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The future of storage: disk-based or just discombobulated?

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Application security programs and practises

Let's get Kinetic

Seagate introduced its direct access Kinetic Drive technology in October, with a 4TB drive. These drives are accessed over Ethernet by applications, and have object storage style access using key:value stores. Seagate said; "The majority of today’s mass scale object applications do not need either file semantics or a file system to determine and maintain the best strategy for space management on a device."

It said the total cost of ownership for a disk-based storage infrastructure could be lowered by up to 50 per cent for cloud storage service providers with such drives. In effect the drive space management functionality provided by a storage array controller is divided between the drives, which are more intelligent, and server system software.

The announcement including supporting quotes from Basho Technologies, Dell, EVault, Huawei, Hyve, Rackspace, Sanmina (Newisys division), Supermicro, SwiftStack, Yahoo and Xyratex. Note that last company's involvement.

If either WD or Toshiba support the Ethernet carried object style access then Kinetic drive technology has a more assured future. We watch and wait.

Reinventing hybrid drives

WD went and reinvented hybrid drive technology with its Black Dual Drive laptop spinner. This featured a vastly larger slug of flash than other hybrid drives, at 120GB, and presented it as a second logical drive even though it was in the same 2.5-inch enclosure as a 1TB spinning disk drive. This drive theoretically provides flash speed for the host operating system and applications while also providing a terabyte of cheap disk capacity for data; the best of both flash and disk worlds.

Will Seagate and Toshiba follow suit? They are not saying. Once again, we watch and wait.

The product's flash and disk separation marked it out as different from Apple's Fusion drive which presents two physically separate drives, one flash and one disk, as a single logical drive.

Acquisitions and investments

Business was brisk on the M&A front. Here's a 2013 timeline:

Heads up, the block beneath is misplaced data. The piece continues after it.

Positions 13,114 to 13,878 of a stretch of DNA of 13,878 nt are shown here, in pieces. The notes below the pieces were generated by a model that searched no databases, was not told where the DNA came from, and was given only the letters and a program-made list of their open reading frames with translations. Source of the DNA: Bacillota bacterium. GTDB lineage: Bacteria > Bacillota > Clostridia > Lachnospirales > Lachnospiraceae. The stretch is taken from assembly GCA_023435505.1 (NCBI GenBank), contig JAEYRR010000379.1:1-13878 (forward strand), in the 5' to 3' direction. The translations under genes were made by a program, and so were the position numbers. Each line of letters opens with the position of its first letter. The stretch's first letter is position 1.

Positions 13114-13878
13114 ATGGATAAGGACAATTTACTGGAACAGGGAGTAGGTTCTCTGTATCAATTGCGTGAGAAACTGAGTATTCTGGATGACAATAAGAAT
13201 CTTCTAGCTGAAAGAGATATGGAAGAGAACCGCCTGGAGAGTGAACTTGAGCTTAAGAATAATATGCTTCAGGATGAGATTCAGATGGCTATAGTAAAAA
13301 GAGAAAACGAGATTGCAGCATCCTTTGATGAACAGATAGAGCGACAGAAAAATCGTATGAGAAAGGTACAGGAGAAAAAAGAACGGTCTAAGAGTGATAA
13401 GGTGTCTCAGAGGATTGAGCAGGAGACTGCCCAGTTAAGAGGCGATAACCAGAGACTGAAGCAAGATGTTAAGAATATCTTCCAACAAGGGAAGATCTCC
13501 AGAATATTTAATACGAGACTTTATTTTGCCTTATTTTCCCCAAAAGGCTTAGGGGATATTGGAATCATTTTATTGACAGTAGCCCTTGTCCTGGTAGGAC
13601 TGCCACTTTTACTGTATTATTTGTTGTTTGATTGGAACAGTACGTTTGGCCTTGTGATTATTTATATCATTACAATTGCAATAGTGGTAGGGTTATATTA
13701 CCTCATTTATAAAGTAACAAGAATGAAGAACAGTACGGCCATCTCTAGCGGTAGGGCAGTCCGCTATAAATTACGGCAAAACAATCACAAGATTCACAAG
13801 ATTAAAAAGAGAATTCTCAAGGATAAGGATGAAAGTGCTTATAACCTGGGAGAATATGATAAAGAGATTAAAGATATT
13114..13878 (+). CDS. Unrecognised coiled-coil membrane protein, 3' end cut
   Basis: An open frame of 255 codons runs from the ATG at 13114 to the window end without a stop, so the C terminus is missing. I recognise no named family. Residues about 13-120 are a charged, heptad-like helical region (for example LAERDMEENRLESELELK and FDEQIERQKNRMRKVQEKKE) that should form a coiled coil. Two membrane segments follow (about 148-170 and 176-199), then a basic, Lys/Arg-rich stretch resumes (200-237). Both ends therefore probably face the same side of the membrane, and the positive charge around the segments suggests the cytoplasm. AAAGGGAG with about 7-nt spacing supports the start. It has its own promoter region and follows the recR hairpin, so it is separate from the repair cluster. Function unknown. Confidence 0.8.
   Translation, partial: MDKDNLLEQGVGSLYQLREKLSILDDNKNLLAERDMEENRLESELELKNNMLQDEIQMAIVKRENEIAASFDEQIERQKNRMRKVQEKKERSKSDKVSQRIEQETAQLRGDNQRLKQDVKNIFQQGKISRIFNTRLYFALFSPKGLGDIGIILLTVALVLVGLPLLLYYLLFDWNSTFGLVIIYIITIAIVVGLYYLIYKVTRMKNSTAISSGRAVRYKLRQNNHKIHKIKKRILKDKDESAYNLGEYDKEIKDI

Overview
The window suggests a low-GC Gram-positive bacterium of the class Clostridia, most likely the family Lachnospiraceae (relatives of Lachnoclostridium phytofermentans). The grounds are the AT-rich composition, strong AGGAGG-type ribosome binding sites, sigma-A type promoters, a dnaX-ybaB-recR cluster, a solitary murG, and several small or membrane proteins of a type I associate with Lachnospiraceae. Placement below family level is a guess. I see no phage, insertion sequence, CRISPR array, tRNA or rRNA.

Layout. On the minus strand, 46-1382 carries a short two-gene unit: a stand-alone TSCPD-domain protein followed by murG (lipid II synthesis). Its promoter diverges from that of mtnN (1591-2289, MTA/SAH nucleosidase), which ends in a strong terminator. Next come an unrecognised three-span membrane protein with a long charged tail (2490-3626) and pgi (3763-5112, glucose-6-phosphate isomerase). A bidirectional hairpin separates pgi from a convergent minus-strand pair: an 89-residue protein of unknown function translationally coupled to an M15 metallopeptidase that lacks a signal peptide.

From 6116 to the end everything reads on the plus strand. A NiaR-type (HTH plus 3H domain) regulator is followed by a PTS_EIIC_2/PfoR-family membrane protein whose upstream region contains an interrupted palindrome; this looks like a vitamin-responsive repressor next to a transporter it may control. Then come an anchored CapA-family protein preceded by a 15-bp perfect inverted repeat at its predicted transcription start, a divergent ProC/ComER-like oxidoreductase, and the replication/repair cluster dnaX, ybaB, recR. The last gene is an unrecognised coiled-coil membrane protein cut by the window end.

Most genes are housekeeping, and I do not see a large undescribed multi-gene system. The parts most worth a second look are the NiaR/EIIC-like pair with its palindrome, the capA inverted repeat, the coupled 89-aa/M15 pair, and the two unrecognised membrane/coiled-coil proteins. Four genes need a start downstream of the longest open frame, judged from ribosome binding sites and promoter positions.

• January - WD buys Arkeia for its backup software and appliance business
  • January - Seagate invests $40m in PCIe flash HW/SW startup Virident
  • March - Western Digital invested in all-flash array startup Skyera's second funding round
  • June - Western Digital buys fallen enterprise SSD star sTec and sticks it in its HGST subsidiary
  • July - Western Digital buys flash cache software startup VeloBit and assigns it to its HGST sub
  • August - Toshiba invests in Zadara which is developing technology for virtual private storage arrays in the cloud. It said; "The two companies will be working together to introduce innovative Storage-as-a-Service (STaaS) products using cutting-edge technologies they have each developed."
  • August - Seagate invests in eASIC to add new interfaces to its drives
  • September - WD buys Virident and gives it to, yes, its HGST subsidiary which handles nearly all matters flash for WD (except for hybrid flash/disk drives). Seagate rejected a chance to buy Virident
  • December - Toshiba buys the assets of crashed SSD star OCZ
  • December - Seagate buys Xyratex for its HDD test equipment, its OEM disk array enclosure, and its ClusterStor HPC array businesses

On the financial front Seagate is looking more likely to get a $630m boost to its coffers courtesy of an arbitration award over WD recruiting on of its execs and allegedly using secret Seagate information to develop new read/write head technology. This had risen to $706m in October.

It seems noteworthy that with Helium-filled drives from HGST and Kinetic Drives from Seagate there is no second source. It used to be a rule in enterprise disk drive purchases that you never restricted yourself to single source disk drive technology. That idea seems to no longer apply, rendering customers for such drives utterly dependent on one supplier. The benefits of new technology, such as Kinetic or SMR drives, outweighs the single source risk for the large customers involved.

In 2013 we saw the three disk drive manufacturers and their strategies diverging. WD is going after flash products more determinedly while bringing out its SMR tech and HGST its Helium-filled drive products. Seagate is building disk-based products for the cloud and these are taking precedence over its flash storage activities, for now.

In 2014 we should see if SMR drives do make it to general availability. We should also see if the Chinese industry regulator permits Seagate and Samsung on the one hand and WD and HGST on the other to merge their operations. This would enable both Seagate and WD to rationalise their production, research and development and support activities and become more efficient.

The direction and scope of WD/HGST's NAND storage product technology directions should become more visible, as should those of Seagate and Toshiba. Will WD and Toshiba bring out their version of Kinetic Drives? Will Seagate embrace helium-filled drive technology and WD's logically separate flash/disk hybrid drive ideas? How will Toshiba use its OCZ SSD and controller SW assets? What will Seagate do with the three Xyratex businesses?

Questions, questions, questions; Vulture Central's storage desk intends to bring you the skinny on all the disk drive industry's developments in 2014. ®

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